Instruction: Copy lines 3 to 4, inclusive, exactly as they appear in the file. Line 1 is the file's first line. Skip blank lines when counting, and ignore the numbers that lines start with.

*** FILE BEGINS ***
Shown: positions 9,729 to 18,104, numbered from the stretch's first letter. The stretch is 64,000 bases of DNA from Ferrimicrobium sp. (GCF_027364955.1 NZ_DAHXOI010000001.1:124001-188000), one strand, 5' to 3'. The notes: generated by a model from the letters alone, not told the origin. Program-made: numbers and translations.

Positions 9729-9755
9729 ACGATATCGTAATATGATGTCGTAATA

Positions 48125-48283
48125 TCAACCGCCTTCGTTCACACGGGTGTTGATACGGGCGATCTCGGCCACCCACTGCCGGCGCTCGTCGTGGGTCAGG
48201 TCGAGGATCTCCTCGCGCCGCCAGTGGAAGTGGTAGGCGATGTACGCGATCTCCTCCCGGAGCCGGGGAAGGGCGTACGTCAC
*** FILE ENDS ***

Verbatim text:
9729 ACGATATCGTAATATGATGTCGTAATA

Positions 48125-48283